The Good Fight Against Micro-Frustrations
There’s more to writing user documentation (which includes game text) than just conveying information and confidence in using that information. Docs also ideally prevent micro-frustrations, especially in cases where the users have some technical support they can contact or a Twitter account they can rant at.
What Are Micro-Frustrations?
Micro-frustrations are moments that grate on a person in a small, incremental way, but don’t inhibit the process of using an app or service. Things like:
- Inconsistent use of styles—punctuation, headline case, italicized and bolded elements, etc.
- Wrong use of Latin shorthand (“i.e.” when “e.g.” is meant)
- Inconsistent wording in an app versus its documentation
- Clunky verbiage
- Inconsistent wording in an app (“log in” and “sign out”)
- Inconsistent term capitalization
- Poor uses of time-based language (“currently”) that implies a promise of change
- Language not deemed correct in standard written English (“less” vs. “fewer”)
The astute among you’ll note the frequent use of “inconsistent.” :)
Why Prevent Them
Some users won’t notice or care, but for those who do, each instance erodes faith in the app or service. So when that user becomes confused or the app genuinely breaks, they’re that much less charitable or forgiving. In the worst case, they’re downright hostile to support staff. That’s why I tell people my job is reducing customer aggro.
How to Prevent Them
Two words: style guide. Pick a base style guide that makes sense for your needs; I use Chicago Manual of Style, 16th Edition for support and in-app language, and Associated Press for marketing copy that exists outside of those contexts. Common user expectations for your product or service may dictate that style guide for you, or you might get to choose your style guide.
Building off that. write down language choices you make that either differ or need calling out. Note rationales so when other questions of language come up, you or your team understands what y’all were thinking before and how to either apply that reasoning to a new question or know why to revert a prior decision. Here’re one note from my style guide:
You almost never need to use this word. Definitely don’t use it to refer to a feature or limitation, as that implies a promise of future change.
YES: We support the following file types…
NO: We currently support the following file types…
YES: There’s no direct method to export…
NO: There’s currently no direct method to export…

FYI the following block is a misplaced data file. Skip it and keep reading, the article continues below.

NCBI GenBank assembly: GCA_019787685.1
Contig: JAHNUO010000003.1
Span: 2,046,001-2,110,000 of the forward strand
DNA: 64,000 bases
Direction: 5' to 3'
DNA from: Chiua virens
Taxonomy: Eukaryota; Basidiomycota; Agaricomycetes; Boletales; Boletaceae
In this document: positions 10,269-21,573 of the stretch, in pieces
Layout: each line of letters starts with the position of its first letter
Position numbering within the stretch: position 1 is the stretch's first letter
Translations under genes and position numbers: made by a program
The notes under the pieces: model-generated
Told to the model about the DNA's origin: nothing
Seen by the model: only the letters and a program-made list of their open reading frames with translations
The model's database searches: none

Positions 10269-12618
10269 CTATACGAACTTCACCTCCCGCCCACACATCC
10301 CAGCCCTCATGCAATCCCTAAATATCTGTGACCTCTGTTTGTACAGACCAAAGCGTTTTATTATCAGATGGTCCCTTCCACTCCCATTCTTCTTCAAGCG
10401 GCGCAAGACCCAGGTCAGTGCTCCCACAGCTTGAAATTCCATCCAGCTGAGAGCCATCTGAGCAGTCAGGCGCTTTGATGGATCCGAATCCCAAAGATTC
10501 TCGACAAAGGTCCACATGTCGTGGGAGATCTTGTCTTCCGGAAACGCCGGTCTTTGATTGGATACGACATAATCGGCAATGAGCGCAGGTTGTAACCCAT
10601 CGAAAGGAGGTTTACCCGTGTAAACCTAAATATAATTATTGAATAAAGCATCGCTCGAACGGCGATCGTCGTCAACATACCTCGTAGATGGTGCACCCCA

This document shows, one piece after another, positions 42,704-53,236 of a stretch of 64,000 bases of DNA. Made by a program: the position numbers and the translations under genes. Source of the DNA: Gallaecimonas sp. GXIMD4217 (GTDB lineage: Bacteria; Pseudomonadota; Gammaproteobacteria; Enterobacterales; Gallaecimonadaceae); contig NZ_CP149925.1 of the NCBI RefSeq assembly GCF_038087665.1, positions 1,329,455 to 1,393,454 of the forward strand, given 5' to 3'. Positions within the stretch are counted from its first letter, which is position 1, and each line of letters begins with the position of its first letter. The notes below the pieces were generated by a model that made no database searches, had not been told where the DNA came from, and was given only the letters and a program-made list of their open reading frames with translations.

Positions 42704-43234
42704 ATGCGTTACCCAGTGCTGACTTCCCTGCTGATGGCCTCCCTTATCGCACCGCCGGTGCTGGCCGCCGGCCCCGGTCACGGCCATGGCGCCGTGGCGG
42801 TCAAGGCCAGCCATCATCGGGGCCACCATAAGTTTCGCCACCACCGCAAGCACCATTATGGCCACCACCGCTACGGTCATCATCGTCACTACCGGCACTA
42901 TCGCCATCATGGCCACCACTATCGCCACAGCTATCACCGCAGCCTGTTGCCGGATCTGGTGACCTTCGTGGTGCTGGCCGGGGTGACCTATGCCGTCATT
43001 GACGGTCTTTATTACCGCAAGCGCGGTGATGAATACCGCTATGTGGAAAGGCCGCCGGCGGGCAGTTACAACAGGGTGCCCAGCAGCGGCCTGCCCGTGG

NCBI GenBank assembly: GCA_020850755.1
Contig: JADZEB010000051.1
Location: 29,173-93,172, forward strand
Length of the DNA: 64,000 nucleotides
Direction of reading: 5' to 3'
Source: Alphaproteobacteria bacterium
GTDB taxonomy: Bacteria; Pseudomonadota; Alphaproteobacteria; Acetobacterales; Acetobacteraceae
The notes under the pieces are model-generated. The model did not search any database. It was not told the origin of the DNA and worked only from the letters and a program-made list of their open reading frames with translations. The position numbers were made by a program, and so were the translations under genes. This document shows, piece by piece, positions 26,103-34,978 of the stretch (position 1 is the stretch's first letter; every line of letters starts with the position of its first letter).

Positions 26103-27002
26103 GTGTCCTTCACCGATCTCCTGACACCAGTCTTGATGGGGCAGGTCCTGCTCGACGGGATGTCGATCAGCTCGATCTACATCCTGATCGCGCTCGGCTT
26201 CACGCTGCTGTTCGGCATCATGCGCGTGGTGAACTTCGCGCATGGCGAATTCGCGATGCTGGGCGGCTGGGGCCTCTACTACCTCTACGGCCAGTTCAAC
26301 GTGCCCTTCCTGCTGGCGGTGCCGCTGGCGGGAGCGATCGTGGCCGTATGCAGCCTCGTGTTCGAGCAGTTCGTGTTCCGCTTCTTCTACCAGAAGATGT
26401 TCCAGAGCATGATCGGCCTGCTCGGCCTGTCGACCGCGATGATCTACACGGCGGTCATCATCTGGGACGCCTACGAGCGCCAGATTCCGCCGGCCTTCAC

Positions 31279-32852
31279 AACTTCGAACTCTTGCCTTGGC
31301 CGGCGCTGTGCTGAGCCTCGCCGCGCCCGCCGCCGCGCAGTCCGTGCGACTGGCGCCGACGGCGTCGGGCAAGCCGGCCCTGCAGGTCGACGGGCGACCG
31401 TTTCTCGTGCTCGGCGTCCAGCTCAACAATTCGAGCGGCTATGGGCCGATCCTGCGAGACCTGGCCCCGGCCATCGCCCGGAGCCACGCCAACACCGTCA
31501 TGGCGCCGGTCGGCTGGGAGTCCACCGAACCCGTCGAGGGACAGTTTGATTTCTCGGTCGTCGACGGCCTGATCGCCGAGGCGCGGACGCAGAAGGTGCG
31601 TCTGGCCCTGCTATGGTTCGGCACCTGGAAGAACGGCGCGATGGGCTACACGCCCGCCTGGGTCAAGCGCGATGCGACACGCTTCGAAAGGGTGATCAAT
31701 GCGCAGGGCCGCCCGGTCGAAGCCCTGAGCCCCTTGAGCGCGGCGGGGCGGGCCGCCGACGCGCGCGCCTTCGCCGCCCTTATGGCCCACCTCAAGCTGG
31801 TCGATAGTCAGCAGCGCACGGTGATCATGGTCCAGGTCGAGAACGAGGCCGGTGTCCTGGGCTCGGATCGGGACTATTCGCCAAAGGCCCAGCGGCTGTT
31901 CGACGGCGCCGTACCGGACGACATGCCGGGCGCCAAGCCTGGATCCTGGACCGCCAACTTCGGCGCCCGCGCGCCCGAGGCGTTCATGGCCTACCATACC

Most other uses are superfluous, which is also frequently true of “current”.
YES: If you have this feature enabled…
NO: If you currently have this feature enabled…
However, “currently” works to emphasize a continually in-flux or volatile state, or a state that the entity referred to can’t control.
When making a big change to app copy or support documentation, make a plan for what needs to be changes and how to verify that the change is complete.
This suggestion is about keeping micro-frustrations at bay for users who aren’t yet frustrated. You can go a long way toward mitigating this by applying thoughtful consistency and considering the user’s expectations, but there’s no way to prevent micro-frustrations in all users. Users already in an uncharitable mindset will get set off by style choices they don’t like. (Every writer knows or is someone who will, at the drop of a hat, rant about using/not using the serial comma.)
Be Mindful, Not Blind
Just because something is technically incorrect doesn’t mean it sounds wrong. I split infinitives (“to boldly go” vs. “to go boldly”) all the time because it sounds natural to do so.
 Rather, my colleagues in marketing use AP, so I use it when I’m doing something in their realm of influence.
 It helps to recognize that many rules of grammar forced down out throats by uncritical English teachers and Strunk & White are more or less whims that were fashionable at some now-irrelevant point in history/popular culture.
 The “don’t split infinitives” rule is bullshit anyway, from a time when people wanted to make English more suitable for their ecclesiastical purposes and mirror Latin patterns.
 Yes, I’m picking a fight with English. I’m always picking a fight with English. :)